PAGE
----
Well son, there’s good news and bad news…
It has been a busy week at Gaydon, with Jaguar Land Rover’s PR machine being cranked into renewed operation following a brief hiatus. The news this week is what one might best describe as mixed. But since most news items these days are of the most demoralising variety, let us first direct our attention to the positives.
Having last month announced a thorough, much needed and broadly well-received refresh to the F-Pace, JLR’s troubled Jaguar satellite followed up this week by revealing a similar bout of changes to the underperforming XF midline saloon range. Sharing its much-improved cabin design with the leaping cat’s crossover offering, the revised XF finally receives the luxury car interior denied it at launch.
The XF’s exterior has also been freshened, albeit in the most subtle manner, with revisions to grille design, head and tail lamp graphics. New style wheel designs and revised bumpers complete the visual alterations, lending the car a more polished mien. In a further move, one more redolent of the ‘Egan era’, several thousand quid has also been lopped off the base price.
There have also been revisions to model offerings, with the familiar array of four-cylinder Ingenium petrol, diesel and mild-hybrid derivatives, although unlike the F-Pace, no six cylinder versions. The changes, which are also incorporated in the shapely Sportbrake estate (now Europe-only), sees model derivations pared back from 64 to 28 possible permutations.
So far so good perhaps, but in a similar manner to that of an over-stretched front-line medic delivering bad news, the JLR press department announced first that the compact XE would receive further revisions to drivetrains, technology and specifications, along with an even more generous price cut, but in the under-reported small print*, added that Jaguar’s smallest saloon is to be withdrawn completely from the North American market for the 2021 model year – the carmaker rather predictably citing poor sales and the ongoing rise of the crossover CUV.
While neither saloon has come anywhere close to sales expectations since their respective announcements, JLR’s American dealers have concluded that the XE in particular is no longer worth the trouble, or cost. There is, as you might expect, a numbing consistency to this announcement – cleaving faithfully to the History Repeating© Charter. After all, the late and much-loved X-Type began its death march in broadly similar fashion.
In spite of a fairly comprehensive (if less creatively successful) facelift last summer, the XE has remained a steadfast occupant of the lower regions of the sales charts, whether here in Europe or across the ocean in the North Americas. Introduced into the US market in 2016, the XE’s most successful year in the home of the brave was 2017, when 9278 were delivered. Last year, a paltry 3551 found homes, while so far this year, the numbers are, well let’s just call them derisory and leave it at that.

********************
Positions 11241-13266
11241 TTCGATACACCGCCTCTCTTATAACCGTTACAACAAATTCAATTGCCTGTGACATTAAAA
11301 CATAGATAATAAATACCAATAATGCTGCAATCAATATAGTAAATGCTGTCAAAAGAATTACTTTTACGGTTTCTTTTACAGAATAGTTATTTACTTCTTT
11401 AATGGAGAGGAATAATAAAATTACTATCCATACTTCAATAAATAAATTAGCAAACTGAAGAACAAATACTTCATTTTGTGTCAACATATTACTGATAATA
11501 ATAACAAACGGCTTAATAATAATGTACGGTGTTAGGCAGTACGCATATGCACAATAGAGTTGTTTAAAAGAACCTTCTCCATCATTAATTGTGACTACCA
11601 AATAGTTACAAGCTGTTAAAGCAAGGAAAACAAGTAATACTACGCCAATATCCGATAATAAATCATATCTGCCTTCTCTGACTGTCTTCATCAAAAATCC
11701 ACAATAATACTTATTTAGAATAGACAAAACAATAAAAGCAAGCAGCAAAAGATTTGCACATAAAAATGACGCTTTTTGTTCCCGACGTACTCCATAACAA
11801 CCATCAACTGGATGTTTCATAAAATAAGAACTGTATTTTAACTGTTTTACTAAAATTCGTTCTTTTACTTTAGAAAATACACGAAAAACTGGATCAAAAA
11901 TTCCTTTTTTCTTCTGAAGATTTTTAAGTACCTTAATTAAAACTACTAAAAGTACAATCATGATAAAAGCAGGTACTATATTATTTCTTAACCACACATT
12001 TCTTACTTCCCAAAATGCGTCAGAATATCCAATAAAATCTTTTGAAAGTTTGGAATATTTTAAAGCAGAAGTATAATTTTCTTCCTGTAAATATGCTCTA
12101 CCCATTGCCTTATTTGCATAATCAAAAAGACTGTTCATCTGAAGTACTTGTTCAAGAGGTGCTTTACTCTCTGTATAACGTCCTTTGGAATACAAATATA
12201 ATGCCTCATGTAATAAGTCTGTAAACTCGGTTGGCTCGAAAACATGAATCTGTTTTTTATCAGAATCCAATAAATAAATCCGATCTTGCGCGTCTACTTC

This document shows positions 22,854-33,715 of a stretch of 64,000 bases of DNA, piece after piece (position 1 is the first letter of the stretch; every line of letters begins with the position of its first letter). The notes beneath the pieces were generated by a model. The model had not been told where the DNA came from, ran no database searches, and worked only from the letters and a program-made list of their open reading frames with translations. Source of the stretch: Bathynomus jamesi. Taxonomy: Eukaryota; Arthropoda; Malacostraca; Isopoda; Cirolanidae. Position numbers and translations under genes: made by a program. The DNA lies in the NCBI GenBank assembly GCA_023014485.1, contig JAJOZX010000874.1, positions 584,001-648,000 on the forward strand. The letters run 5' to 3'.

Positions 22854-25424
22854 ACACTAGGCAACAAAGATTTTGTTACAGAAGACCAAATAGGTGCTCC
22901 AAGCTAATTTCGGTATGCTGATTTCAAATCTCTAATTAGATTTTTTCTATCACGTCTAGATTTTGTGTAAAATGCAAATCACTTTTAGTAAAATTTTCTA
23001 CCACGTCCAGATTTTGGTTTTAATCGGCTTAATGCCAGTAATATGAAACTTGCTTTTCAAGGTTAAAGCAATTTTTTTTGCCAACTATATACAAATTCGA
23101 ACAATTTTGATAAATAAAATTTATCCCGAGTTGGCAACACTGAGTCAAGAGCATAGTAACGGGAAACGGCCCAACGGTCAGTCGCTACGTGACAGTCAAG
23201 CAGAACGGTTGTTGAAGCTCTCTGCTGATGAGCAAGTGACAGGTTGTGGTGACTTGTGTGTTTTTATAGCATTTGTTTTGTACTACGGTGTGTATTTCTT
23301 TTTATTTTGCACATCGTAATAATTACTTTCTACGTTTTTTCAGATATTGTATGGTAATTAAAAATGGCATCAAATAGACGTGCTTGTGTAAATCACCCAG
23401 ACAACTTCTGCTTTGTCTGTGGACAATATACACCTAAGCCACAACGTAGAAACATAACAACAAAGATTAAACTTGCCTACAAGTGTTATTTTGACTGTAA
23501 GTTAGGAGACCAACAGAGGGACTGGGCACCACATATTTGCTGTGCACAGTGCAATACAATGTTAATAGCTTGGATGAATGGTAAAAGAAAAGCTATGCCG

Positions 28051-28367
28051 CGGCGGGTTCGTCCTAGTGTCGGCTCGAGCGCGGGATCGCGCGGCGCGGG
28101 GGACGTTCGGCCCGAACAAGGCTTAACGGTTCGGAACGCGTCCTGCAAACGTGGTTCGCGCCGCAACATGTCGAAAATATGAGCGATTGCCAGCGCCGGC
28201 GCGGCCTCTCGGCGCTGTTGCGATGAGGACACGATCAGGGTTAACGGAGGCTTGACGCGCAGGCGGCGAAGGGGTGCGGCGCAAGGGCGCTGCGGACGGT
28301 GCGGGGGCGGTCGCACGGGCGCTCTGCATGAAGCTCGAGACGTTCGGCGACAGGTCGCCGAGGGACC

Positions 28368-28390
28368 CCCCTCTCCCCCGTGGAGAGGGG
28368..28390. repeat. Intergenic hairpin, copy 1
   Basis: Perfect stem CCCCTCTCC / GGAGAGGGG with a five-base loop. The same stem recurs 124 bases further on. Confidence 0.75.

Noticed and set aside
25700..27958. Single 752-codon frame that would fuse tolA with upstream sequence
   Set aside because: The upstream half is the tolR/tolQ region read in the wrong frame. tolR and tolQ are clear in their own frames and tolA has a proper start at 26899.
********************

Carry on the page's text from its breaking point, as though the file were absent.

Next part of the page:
Despite being in receipt of warm accolades from the UK press, the XE hit the ground limping in 2015. Hobbled by a list of demerits longer than its excellent road manners could make up for, the compact Jaguar saloon played a perennial fourth or fifth fiddle to the sector-defining Germans. Five years on, the game looks like being up.
Because without a US presence, the XE’s business case looks gossamer thin. Selling primarily now in its home market (in similarly modest numbers) and in China (LWB only, one imagines), what case for its continued existence has to not only be highly conditional, but likely to be short-lived.
JLR is reportedly in the process of re-evaluating the direction for the Jaguar brand and this week’s announcement seems to offer a broad hint as to the likely direction of travel. The word from Gaydon is that there is neither the funds, the enthusiasm, nor the business case to replace both XE and XF models, with the idea being floated of creating a single, electrified saloon to sit below next year’s, now further delayed electric XJ flagship.
Matters were not looking great beforehand, but in the new, C-19-ravaged landscape the entire industry now finds itself, the entire Jaguar offering as currently constituted appears unsustainable. Finding a fresh direction for the brand is going to be one of the tougher issues facing the JLR board as it navigates the coming five years and beyond – particularly given the previous incumbent’s failed growth strategy for the nameplate.
Whether one can be contrived in any meaningful form remains a question which perhaps only newly appointed CEO, Thierry Bolloré can answer. Aficionados of the once great marque must fervently hope that he has one. Meanwhile, I might gently suggest you enjoy the reconstituted XE while you still can. We undoubtedly won’t see its like again.
‘Tell it to me straight, doc! Will I pull though?’
‘Yeah, sure kid, you’re gonna be just fine…’
Sales data: goodcarbadcar.net
*The weekly Cropley was conspicuous in its failure to report upon this matter at the time of going to press.